Is It Time To Change the Laws on Street Photography?

There’s been some intense discussion in recent weeks as to whether freedom of expression gives photographers the right to be intrusive and disrespectful towards their subjects when photographing in public. Do the laws governing street photography need to be addressed, or does any change pose a threat to the First Amendment?

Tony and Chelsea Northrup dig deep into the topic in this video, exploring the practicalities of changing the law and the inadequacy of legal measures when it comes to governing ethics.

In 2016, the Georgia Court of Appeals decided that it was legal to take upskirt images in public spaces, prompting lengthy discussion of what constitutes the “reasonable expectation of privacy” described in the laws surrounding voyeurism. While upskirt photography clearly isn’t street photography, any rulings that address this definition could have implications for future decisions.

Personally, I believe that the legal issues should be secondary to a discussion about ethics and photography’s tendency to ennoble and celebrate intrusive photography on the grounds that it is justified as art or documentary. What happens in a public space must always have the potential to be documented, but this should not be an excuse for photographers to exploit vulnerable subjects simply because they can.

For me the question shouldn’t be “Do I have the right to take this photograph?” Instead, photographers should be asking “Do I respect the people that I’m photographing?” And if not, why not?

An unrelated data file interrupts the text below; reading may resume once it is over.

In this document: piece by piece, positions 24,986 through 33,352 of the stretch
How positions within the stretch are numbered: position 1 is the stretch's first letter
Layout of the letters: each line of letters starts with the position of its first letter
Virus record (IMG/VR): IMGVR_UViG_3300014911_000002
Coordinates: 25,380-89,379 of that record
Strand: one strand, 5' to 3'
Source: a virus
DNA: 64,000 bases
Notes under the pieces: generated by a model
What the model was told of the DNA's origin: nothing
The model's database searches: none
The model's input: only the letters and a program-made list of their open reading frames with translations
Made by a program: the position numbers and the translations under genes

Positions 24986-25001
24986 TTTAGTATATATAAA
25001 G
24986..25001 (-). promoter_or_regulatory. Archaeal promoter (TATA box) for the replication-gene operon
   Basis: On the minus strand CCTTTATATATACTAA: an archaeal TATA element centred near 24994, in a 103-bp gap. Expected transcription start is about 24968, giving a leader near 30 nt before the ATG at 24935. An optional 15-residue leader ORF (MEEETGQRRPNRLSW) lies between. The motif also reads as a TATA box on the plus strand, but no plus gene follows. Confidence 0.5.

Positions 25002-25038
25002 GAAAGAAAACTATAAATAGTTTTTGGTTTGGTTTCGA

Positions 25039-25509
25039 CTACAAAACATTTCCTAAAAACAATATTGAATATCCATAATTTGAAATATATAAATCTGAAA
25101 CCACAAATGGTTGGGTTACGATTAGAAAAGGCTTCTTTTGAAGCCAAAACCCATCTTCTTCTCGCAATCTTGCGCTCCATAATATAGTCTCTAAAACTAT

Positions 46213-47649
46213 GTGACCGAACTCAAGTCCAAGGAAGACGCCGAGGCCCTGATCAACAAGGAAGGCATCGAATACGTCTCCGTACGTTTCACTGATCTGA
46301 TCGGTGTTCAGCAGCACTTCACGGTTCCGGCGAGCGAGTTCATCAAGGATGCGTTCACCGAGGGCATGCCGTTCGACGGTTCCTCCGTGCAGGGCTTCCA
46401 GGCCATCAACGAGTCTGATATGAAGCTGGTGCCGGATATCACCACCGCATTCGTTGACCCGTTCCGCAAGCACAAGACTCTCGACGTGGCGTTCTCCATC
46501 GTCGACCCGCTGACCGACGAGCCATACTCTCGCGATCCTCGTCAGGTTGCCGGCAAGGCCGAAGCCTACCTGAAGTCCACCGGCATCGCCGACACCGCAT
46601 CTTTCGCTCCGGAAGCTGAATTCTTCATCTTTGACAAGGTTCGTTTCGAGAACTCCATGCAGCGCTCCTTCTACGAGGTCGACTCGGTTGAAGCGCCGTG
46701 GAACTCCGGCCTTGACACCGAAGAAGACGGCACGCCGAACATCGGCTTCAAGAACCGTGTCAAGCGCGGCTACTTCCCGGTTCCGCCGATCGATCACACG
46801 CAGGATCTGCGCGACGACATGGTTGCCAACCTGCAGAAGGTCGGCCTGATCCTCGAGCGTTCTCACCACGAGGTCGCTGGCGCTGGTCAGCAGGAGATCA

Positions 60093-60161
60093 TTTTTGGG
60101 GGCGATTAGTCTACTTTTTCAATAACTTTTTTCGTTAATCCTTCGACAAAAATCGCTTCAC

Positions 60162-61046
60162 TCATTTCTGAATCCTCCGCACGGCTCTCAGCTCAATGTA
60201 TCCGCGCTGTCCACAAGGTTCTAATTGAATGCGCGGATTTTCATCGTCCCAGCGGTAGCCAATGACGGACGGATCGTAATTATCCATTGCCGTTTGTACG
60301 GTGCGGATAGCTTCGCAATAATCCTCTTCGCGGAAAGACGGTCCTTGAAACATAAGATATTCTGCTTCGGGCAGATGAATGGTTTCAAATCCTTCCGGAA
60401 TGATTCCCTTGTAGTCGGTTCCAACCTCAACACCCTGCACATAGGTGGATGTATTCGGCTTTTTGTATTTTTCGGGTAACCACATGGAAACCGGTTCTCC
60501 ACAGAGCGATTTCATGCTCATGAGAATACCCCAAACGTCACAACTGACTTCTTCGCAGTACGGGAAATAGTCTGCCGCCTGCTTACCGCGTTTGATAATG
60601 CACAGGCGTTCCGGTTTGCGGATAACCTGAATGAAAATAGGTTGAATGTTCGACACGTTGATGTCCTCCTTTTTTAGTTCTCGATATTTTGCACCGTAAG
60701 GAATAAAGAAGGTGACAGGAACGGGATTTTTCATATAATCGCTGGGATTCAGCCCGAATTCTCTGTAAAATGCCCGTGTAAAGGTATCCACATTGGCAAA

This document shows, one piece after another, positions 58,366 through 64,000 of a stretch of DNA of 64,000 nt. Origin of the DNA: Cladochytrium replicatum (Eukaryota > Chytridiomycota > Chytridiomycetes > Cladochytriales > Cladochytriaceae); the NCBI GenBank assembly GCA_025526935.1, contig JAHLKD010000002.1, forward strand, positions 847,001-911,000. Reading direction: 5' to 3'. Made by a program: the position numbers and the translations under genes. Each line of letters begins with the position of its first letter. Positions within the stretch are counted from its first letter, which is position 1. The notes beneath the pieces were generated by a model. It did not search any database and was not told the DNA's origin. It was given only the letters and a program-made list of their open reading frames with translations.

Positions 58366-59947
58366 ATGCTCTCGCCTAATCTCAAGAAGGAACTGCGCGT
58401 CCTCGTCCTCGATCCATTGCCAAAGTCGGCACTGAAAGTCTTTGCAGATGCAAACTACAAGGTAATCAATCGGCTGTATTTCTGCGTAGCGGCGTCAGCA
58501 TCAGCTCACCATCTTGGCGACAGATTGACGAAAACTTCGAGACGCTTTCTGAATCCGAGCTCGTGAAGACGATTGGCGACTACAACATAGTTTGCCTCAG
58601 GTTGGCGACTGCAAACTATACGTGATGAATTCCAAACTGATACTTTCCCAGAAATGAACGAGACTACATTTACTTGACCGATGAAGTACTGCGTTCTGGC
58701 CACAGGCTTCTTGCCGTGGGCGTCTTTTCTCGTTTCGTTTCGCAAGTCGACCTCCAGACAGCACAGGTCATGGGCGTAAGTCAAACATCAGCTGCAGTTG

I look forward to your comments.

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Vincent Quantinet's picture

This is a non-discussion. As long as you’re polite and ask permission, 90%+ of people will be happy to be part of a frame. As for the aforementioned voyeurism, this is a totally different subject.

Brad Smith's picture

exactly. What this really is is stoppers just pushing clickbait in order to appear relevant.

Studio 403's picture

Ok, I get it. Intrusion, blah, blah. Give me a photo break. Like someone said, "it is forbidden to forbidden". It's America, shoot what ever is legal, do the right thing, get on with life. Always some bad battery types doing what most would not shoot. This post is a red herring. Moralism, as if all our lives are not invaded by tech folks. I live in a small area, so its not an issue with me. All we need is photography pharisees laying out the rules....I know you guys who did this post are far better at your craft than me and your work is stunning. Please keep it that way. I am 74. I get it, Sick of moralism that does not work, it's an inside job, not outside. My rant for today.

Michelle Maani's picture

Not everyone on this forum is in America. Not everywhere is like America, and you might find yourself in a lot of legal trouble if you take that attitude with you when you go to other countries. You are the epitome of the ugly American.

Studio 403's picture